Making Sense of Trauma

Jerry Kennard Health Pro
  • If my recollection is accurate it was around the early 1980s when the concept of post-traumatic stress disorder was introduced. Back then a traumatic event was considered to be something extraordinary. It was 'outside the realm of normal human experience', so by that definition the number of sufferers would be fairly modest - in global terms at least.


    Perhaps not surprisingly the concept of what constituted trauma was rapidly revised and whilst even today there is still debate over the nature of the beast, the concept is far more embracing. Now, we freely acknowledge the breadth and variety of events that may lead to trauma. They range from intensely personal physical and/or emotional violations, to bereavement, manmade or natural disasters, and armed conflicts.

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    In all cases the common elements are the profound levels of upset caused by actual death of others or the perceived threat of severe injury or death to oneself or others. Fear, helplessness and horror are features of trauma but we can never be certain as to who will become traumatized. The effects of trauma are clearer. Somewhere the relatively positive and predictable view a person may have of life gives way to a sense of fear and uncertainty. Sometimes guilt and shame about action or inaction during the event rise to the surface and undermine confidence.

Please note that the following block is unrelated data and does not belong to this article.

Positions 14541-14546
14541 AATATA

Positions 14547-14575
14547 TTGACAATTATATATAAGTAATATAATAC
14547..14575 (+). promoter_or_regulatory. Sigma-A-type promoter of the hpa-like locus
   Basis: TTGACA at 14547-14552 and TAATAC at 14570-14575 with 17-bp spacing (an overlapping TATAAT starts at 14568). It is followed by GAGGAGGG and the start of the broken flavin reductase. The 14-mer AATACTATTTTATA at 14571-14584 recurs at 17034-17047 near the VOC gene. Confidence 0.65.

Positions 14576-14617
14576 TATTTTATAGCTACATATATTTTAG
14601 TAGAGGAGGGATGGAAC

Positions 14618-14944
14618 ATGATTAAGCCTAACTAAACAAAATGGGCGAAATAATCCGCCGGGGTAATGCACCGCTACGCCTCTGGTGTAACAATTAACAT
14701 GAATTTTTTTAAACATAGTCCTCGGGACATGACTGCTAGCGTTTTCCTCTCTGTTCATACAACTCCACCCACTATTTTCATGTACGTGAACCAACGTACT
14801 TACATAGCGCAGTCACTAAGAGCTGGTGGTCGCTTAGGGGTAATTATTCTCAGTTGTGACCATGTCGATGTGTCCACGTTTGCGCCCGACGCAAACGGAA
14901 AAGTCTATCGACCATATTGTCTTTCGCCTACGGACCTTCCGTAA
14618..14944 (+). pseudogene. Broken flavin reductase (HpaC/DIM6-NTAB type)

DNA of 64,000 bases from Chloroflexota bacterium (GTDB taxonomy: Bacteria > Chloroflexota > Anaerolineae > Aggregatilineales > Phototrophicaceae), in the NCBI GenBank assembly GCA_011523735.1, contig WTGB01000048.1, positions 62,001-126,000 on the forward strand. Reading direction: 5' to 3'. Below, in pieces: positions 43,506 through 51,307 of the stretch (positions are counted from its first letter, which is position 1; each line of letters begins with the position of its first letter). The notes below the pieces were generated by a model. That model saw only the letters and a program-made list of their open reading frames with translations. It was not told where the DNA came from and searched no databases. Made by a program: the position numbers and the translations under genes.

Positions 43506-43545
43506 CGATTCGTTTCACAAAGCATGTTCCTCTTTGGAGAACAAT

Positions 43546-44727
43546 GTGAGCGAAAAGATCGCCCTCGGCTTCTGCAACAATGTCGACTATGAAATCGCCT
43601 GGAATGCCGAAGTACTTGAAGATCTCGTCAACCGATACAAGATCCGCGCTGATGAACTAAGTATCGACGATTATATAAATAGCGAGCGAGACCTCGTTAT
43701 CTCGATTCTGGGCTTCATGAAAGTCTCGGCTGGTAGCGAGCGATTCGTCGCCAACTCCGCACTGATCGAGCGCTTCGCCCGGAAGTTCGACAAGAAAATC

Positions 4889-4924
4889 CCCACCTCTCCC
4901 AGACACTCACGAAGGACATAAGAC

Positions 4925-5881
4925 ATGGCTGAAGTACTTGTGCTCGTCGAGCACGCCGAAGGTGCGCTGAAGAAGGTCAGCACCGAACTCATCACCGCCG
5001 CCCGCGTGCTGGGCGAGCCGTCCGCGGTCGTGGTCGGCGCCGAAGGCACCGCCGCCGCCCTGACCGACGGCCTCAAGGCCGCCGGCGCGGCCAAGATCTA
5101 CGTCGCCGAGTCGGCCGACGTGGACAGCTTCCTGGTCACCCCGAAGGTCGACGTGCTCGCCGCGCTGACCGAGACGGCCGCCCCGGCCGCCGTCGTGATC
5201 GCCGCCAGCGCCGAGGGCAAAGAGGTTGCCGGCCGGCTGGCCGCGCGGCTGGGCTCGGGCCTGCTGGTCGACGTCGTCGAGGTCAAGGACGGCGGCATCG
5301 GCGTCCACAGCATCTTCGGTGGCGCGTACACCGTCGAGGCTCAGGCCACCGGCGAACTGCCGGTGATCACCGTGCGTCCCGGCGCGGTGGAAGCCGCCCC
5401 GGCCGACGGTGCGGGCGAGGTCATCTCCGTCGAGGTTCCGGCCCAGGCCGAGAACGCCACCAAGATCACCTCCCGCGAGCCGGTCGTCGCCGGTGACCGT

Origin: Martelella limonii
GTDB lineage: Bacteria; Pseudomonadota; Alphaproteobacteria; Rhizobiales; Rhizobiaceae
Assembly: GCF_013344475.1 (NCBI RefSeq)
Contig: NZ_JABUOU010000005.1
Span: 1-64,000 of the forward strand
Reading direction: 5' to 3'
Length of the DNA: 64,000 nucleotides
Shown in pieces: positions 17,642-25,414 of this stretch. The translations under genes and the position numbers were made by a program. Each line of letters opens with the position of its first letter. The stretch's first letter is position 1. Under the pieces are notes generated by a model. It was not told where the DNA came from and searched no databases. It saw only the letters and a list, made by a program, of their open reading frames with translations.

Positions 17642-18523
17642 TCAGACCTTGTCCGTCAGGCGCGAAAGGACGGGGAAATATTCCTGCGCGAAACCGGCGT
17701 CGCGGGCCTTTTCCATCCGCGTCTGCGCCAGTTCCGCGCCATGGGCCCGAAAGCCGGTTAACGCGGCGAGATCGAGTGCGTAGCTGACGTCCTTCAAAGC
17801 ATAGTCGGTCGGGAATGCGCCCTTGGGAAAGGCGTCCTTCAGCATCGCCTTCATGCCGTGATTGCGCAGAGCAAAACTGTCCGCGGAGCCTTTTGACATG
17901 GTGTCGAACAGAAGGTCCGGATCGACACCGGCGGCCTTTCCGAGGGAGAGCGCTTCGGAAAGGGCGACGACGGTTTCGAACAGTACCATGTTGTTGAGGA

Making sense of trauma is no easy task. We know a few things however such as those who attempt to help or get involved in a dangerous or traumatic situation seem less likely to be affected than those who accept help or are helpless observers. Natural disasters such as earthquakes or hurricanes, can be catastrophic yet tend to have far less complex effects on people than say being threatened by a knife, or surviving a car crash.  


    The effects of trauma are not necessarily the same as a 'disorder' which may take months or years to develop - if at all. A stress disorder may however be a consequence of a traumatic event. This is why there is increasing interest in exploring ways of treating post traumatic stress before it has the chance to develop into a disorder.

Published On: September 07, 2014